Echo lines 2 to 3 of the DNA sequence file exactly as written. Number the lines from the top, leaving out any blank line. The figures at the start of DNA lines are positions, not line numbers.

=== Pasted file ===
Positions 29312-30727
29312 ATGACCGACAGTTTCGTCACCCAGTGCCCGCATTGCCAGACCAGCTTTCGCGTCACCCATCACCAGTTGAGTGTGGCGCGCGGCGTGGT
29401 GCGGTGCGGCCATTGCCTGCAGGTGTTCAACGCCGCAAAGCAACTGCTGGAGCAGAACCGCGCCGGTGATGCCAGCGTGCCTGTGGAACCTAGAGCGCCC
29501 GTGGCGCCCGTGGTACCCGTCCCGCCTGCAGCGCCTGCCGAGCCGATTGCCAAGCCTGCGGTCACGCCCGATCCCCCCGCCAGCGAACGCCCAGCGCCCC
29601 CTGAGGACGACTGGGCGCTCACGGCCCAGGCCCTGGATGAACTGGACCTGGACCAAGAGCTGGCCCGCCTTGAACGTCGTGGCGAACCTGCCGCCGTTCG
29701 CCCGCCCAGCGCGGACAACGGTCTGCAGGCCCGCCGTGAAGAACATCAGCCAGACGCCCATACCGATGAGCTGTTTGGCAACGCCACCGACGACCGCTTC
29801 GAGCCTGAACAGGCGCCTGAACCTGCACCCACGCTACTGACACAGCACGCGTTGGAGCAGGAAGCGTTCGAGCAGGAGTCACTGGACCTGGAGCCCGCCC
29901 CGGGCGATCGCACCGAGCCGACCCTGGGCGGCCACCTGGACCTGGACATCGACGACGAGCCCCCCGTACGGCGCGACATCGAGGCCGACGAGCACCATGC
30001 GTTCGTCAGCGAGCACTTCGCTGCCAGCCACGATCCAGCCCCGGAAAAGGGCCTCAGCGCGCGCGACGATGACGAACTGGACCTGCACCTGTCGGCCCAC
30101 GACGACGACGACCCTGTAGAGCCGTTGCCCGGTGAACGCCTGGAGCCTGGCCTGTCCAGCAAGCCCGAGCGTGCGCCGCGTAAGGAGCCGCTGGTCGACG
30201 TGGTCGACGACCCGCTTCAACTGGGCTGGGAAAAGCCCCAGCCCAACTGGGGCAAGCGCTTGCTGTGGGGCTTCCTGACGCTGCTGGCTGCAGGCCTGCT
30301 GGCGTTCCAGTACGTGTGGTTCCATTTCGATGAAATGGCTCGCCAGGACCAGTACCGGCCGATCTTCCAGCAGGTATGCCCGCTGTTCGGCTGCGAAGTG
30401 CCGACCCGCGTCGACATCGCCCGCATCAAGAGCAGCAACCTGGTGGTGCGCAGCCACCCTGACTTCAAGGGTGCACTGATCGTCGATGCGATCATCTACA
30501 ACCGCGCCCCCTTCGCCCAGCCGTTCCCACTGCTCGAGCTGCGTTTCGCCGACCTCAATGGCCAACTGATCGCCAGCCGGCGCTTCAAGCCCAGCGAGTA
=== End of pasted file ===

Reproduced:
29312 ATGACCGACAGTTTCGTCACCCAGTGCCCGCATTGCCAGACCAGCTTTCGCGTCACCCATCACCAGTTGAGTGTGGCGCGCGGCGTGGT
29401 GCGGTGCGGCCATTGCCTGCAGGTGTTCAACGCCGCAAAGCAACTGCTGGAGCAGAACCGCGCCGGTGATGCCAGCGTGCCTGTGGAACCTAGAGCGCCC